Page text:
Our people are not mere collaborators. They are the pillars and backbone of who we are. Their stories are full of hope, love, family, friendship, resilience, and redemption. This time, we share the story of our beloved Aristo Torres, Joya de Nicaragua’s cigar-making maestro. 

A Cigar Making-Maestro

Aristo sits on the front bench with his roller, Josefa ‘Chepita’ Pérez – as he’s entitled to do as the company’s most senior bonchero, with 34 years of bunching under his belt. Each day Aristo is up at 5.30am and on the road by 6.45am. Between 8.30am and 5.15pm, he and Chepita will make between 350 and 400 cigars of the very highest quality.

It’ll be unusual if you see him without his trademark big cigar and it’s here that Aristo bunches blends together and places them in specially made wooden moulds to be gently pressed. After a few minutes, they’ll be ready for the attentions of Chepita – who will envelop them in an oily wrapper and add a cap to finish the cigar-making process.

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A Special Roller and Buncher Relationship

“I’ve only ever worked with four rollers,” he says, in a rare excursion away from the rolling room. “One of them was my wife. We worked together for 22 years until she left to take care of her mother.” This pairing of ‘real-life’ couples – roller and buncher – is unique to Joya de Nicaragua. And quite apart from the long-term working relationship with his wife, Aristo says his rolling companions over the years have been among his closest confidantes.

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Aristo and his wife Nimia

“It’s about respect,” he says earnestly. “After my family, Chepita comes next. She’s a person I trust, I can tell her anything. We ask each other’s advice. When I get to the factory, I try to put whatever troubles I may have to one side,” he says, “and focus on the work. I feel much better for it. You shouldn’t keep too much inside.”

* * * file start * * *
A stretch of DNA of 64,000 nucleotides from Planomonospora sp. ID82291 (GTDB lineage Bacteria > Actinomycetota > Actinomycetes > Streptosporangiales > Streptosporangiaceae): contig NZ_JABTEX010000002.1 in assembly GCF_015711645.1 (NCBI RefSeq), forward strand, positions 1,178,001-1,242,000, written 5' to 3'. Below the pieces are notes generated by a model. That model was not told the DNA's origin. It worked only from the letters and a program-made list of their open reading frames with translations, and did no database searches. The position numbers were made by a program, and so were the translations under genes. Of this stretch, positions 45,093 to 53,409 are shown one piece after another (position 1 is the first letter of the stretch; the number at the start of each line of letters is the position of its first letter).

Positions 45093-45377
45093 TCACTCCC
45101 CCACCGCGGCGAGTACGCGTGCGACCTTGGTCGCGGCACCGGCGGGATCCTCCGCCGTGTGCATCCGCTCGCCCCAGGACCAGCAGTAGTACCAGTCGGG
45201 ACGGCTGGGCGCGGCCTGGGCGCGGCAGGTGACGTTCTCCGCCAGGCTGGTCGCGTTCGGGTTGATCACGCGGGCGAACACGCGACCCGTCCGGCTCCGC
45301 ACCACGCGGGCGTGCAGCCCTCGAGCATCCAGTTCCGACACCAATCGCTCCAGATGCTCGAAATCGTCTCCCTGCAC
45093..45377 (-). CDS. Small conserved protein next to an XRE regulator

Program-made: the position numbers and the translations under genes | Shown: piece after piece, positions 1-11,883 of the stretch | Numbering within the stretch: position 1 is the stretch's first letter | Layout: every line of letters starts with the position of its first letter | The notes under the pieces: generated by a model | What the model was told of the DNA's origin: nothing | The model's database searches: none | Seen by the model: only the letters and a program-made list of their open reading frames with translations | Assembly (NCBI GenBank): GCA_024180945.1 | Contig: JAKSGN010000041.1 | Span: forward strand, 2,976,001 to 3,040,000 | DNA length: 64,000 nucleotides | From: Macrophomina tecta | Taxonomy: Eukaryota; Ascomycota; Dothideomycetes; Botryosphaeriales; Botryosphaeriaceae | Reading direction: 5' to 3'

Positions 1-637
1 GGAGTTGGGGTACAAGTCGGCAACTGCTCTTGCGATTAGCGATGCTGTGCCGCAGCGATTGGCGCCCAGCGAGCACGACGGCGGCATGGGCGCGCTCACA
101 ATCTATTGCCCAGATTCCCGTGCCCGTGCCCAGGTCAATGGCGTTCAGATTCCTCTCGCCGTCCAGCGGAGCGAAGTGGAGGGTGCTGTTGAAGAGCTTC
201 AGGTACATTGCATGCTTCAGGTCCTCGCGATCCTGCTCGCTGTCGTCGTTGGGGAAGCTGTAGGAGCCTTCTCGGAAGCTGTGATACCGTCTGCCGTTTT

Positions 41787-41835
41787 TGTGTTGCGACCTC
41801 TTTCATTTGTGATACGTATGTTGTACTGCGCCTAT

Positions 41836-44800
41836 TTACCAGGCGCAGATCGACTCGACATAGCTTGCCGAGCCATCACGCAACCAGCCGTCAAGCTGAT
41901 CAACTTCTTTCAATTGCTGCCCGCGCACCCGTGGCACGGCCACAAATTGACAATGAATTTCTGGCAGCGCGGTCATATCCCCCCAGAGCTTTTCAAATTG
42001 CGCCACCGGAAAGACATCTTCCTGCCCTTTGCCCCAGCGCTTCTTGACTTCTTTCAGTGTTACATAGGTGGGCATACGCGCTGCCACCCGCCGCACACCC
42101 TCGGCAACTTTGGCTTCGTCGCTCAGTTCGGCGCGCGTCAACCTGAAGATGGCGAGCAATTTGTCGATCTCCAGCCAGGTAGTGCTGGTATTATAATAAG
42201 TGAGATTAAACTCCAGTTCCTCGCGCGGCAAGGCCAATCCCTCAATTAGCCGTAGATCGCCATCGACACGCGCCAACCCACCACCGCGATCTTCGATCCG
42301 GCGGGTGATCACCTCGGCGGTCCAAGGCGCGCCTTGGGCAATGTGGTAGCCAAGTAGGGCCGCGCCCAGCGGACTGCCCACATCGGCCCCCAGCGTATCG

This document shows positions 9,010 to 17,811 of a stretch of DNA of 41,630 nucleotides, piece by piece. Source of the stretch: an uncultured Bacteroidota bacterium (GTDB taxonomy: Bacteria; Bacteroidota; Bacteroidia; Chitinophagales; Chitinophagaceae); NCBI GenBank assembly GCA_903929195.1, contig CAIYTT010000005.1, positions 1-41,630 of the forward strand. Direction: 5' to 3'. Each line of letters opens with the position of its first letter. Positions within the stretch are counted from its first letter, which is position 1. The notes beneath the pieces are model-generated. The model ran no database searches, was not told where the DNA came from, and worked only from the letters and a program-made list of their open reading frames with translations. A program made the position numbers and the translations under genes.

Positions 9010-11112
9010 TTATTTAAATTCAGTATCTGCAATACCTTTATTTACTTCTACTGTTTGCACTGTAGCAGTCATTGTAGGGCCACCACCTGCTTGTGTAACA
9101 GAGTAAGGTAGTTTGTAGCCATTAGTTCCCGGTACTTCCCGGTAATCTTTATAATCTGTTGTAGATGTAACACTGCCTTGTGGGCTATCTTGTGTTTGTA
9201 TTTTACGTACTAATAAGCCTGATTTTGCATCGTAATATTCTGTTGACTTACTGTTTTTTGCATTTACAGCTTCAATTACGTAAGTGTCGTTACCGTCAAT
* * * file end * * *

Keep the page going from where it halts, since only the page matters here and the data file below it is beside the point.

And at the end of their work day, Aristo and Chepita stack their wooden chairs, tidy their bench and stroll out into the sunshine together – still chatting.

Aristo’s Infectious Laugh

The rolling gallery at the Joya de Nicaragua Factory is an assault on the senses. Music plays, wooden chairs scrape, the shaped chaveta cigar knives cut and the smell of nothing but the finest tobacco is everywhere. Sunshine splashes through the gallery windows onto the pale yellow walls.

But it doesn’t outshine Aristo’s smile. 

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He is Joya de Nicaragua’s pin-up boy; the baseball cap, flashing teeth and infectious laugh. He symbolizes the beating heart of the Joya de Nicaragua engine room. He even leads the factory softball team.

During the troubles, Aristo was conscripted and got shot during combat. He was eventually given a medical discharge and returned to Estelí. Like most Nicaraguans, he refuses to dwell on the negative. Instead, he switches the conversation back to his time at the factory – and how he has enjoyed his decades as a cigar-making maestro.

“I love this place,” he says. “It’s the best thing that has happened to my life. It lives in my heart. I can’t imagine not working here, I’m not going anywhere, I still feel like a little boy inside. Being old is in your head – I’m in great condition.”

And with that, he laughs and his famous smile is finally unleashed; now all at Joya de Nicaragua is just as it should be.

Let’s hear it from Aristo himself:

What do you think of Aristo’s story? Have you ever met any of our historic workers? Share this story and let us know in the comment section below.

*This blog post is a based on an extract of our new book “Cinco Décadas: The Rise of the Nicaraguan Cigar”.